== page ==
Romantic Gothic

The surface treatment in Romantic Gothic is primarily aged mirrors, a material that evoke the idea of Edgar Allan Poe’s The Fall of the House of Usher; McQueen, often called himself the Edgar Allan Poe of fashion. One of the most prevalent and on-going themes in McQueen’s work was the Gothic, particuarly the darker side of the 19th century, Victorianism. Many of the pieces are inspired by the cult of death and any sorts of people with characters associated with the literary concept of the Gothic, like vampires, highwaymen, anti-heroes or byronic heroes.

We have a casket featuring McQueen’s posthumous collection, unofficially called Angels and Demons, and it shows McQueen’s engagement with art history as well as his love of Danish painters, that was his favorite moment in art history.

                                          - Andrew Bolton

“The inspiration behind the hair came from Victorian times when prostitutes would sell theirs for kits of hair locks, which were bought by people to give to their lovers. I used it as my signature label with locks of hair in Perspex. In the early collections, it was my own hair.”

Alexander McQueen for Time Out (London), September 24–October 1, 1997 extracted from ‘Alexander McQueen: Savage Beauty’ (the book).


Anna Sui. Such a fan!


Andrew Bolton: McQueen designed the 2005 collection It’s Only a Game around the idea of a chess match between America and Japan. Each ensemble corresponded to a particular chess piece.

The queen wears a short, thigh-high dress, which is wide at the hips, a silhouette based on the eighteenth century. A kimono collar, obi sash, and an undershirt beautifully embroidered to look like tattooing are all drawn from Japanese culture. Next to her, the king appears as an American football player, with shoulder pads and a helmet covered in Japanese tattooing.

From the Savage Beauty, Alexander McQueen show at the MET


This collection is called It’s Only a Game and was inspired by Peter Weir’s film Picnic at Hanging Rock. The collection itself was staged as a chess game, and the inspiration for the chess game came from Harry Potter and the Sorcerer’s Stone. Girls walked onto the runway as particular pieces of the chess game. The lead characters of the chess games, in terms of the clothing, were very apparent. And one of the most distinctive pieces was the knight. She was wearing a leather cuirass with a skirt that was made out of horsehair. Her head was covered with a harness and a ponytail that looked like a horse’s tail. And the two queens were actually wearing garments that were inspired by the eighteenth-century panniers, with a wide-hipped silhouette. And the two kings were actually in American footballer outfits with wide shoulder pads and American football helmets.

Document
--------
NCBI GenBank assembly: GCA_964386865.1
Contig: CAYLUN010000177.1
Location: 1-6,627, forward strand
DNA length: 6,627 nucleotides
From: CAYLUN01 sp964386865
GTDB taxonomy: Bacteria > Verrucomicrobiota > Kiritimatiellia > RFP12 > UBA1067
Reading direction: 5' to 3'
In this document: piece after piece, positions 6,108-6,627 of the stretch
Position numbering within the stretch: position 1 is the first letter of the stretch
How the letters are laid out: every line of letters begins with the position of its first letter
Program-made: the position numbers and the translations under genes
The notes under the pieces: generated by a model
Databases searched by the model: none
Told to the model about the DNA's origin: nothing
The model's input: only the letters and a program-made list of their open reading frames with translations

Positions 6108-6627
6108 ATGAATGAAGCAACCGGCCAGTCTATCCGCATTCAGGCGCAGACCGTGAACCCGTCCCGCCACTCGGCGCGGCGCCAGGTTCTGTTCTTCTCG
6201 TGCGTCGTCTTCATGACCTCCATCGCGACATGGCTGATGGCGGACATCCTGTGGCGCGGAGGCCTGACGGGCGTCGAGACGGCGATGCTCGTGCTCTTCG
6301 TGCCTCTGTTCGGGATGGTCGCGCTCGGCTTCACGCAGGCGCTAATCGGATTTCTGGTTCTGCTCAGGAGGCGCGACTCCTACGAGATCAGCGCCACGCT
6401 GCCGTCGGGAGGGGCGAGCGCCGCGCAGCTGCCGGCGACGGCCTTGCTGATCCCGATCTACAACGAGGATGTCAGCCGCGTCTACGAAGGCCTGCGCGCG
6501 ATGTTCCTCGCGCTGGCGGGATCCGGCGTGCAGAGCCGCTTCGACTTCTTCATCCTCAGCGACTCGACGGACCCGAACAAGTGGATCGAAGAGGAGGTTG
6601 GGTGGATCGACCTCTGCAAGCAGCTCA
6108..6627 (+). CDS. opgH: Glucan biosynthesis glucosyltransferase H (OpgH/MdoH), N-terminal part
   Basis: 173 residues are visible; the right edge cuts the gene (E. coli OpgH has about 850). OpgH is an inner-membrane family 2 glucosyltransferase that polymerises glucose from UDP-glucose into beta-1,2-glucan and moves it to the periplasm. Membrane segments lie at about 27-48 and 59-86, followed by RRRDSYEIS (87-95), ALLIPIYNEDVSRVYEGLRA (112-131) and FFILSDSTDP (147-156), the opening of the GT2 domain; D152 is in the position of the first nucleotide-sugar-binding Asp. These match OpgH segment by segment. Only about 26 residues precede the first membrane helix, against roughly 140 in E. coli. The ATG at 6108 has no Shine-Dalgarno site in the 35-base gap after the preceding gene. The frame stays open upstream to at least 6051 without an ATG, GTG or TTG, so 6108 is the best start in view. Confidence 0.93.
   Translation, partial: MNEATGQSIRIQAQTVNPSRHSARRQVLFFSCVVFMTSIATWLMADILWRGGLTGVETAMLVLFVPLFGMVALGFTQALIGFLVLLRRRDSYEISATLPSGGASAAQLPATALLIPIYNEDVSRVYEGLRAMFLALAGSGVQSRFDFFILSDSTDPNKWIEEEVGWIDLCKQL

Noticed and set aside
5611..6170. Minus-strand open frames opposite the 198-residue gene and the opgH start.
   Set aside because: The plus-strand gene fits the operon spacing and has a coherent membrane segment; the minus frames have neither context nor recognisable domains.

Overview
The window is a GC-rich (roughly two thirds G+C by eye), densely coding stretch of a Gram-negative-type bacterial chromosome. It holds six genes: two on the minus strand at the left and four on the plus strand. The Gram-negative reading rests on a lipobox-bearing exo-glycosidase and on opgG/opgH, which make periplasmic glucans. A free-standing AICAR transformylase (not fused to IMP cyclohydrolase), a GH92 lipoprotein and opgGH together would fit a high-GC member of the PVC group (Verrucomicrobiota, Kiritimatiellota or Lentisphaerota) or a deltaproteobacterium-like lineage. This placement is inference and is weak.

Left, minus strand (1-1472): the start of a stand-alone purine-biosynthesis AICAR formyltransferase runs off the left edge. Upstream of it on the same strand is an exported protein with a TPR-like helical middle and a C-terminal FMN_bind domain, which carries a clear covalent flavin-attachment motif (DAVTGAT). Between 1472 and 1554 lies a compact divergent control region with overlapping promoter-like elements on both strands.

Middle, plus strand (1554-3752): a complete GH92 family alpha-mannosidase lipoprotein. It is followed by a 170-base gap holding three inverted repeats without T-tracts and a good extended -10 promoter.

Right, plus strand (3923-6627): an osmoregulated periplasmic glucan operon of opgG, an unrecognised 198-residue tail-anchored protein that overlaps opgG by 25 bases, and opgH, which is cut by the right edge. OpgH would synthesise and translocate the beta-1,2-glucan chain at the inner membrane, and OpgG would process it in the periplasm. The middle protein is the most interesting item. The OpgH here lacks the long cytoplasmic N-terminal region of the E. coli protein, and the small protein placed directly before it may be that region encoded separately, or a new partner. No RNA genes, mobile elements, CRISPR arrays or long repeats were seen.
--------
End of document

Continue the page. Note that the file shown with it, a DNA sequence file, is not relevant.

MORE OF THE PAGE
McQueen was deeply inspired by film throughout his career—Hitchcock, most famously, in collections like Birds—but he was also inspired by films which seemed less artistically driven, like The Green Mile. The finale of the actual collection was a checkmate between the two rival teams, meant to represent Japan on one side and America on the other.

Andrew Bolton


Exclusive! John Galliano Previews the Met’s New Exhibition.

 “It makes you want to dress up, doesn’t it?” laughs John Galliano, as he wanders saucer-eyed through the Metropolitan Museum of Art’s Asian galleries, and the Anna Wintour Costume Center where the exhibition “China: Through the Looking Glass” will be unveiled at the glittering gala this coming Monday evening. The exhibition’s curator, Andrew Bolton, is leading the way, and the scene, it has to be said, is fairly chaotic. With less than a week to go, there is a lot of installation magic that still needs to happen, but giant movie screens are already flickering with evocative images and golden mannequins, some wrapped in protective Tyvek shrouds, are awaiting placement in the evocative sets. The exhibition’s artistic director, the brilliant filmmaker Wong Kar Wai, and its production designer Nathan Crowley, (who created the scenic magic for such movies as Interstellar and The Dark Knight), seem a little distracted. “We are looking for … lightbulbs,” Wong deadpans, and off they dash on their hunt.

In the conservation laboratory Madame Chiang Kai-shek’s elegant Deco qipaos are hanging up ready to be dressed, and John gasps as a child-sized yellow robe, painstakingly embroidered with the twelve auspicious symbols reserved for imperial use—it was made for Puyi, the last emperor immortalized by Bertolucci in his magisterial 1987 movie, clips of which are projected (along with other iconic China-themed films) on state-of-the-art screens throughout the exhibition. John leans in to study the embroidery. “To be that close,” he whispers, “it’s magic. The fil d’or is so beautiful.”

In a room off the conservation lab, the golden mannequins that are already dressed are lined up like the soldiers in Qin Shi Huang’s terracotta army. Many of them are sporting the incredible headdresses that John’s long-term collaborator, the brilliant milliner Stephen Jones, is busy finessing on site; some of them were fabricated by the company that constructs Anish Kapoor’s impeccable high-finish sculptures. A 1920s picture gown by Jeanne Lanvin, with its full black taffeta skirts embroidered with jade colored roundels copied from Chinese bronze mirrors, jostles tunic coats by Valentino and Karl Lagerfeld at Chanel imitating Coromandel screens. There is an early 1950s ensemble made by Balenciaga for Mrs. Firestone from a painted silk that resembles the de Gournay wallpaper we have just seen in one of the galleries upstairs. Pagoda-sleeved satin jackets from Tom Fords 2004 swan-song collection for Yves Saint Laurent stand shoulder to shoulder with pieces by Poiret, the dragon lady robe that Travis Banton designed for Anna May Wong in the 1934 film Limehouse Blues, and an original Mao suit. And Christian Dior’s collections manager Soizic Pfaff is earnestly dressing an eggplant-colored ensemble that John himself designed for the house’s spring 2003 couture. It is one of many Dior pieces in the show, and Soizic can’t be distracted. “This is strange,” says John, pensively admiring his dress. “It’s like seeing a child you haven’t seen for a long time.”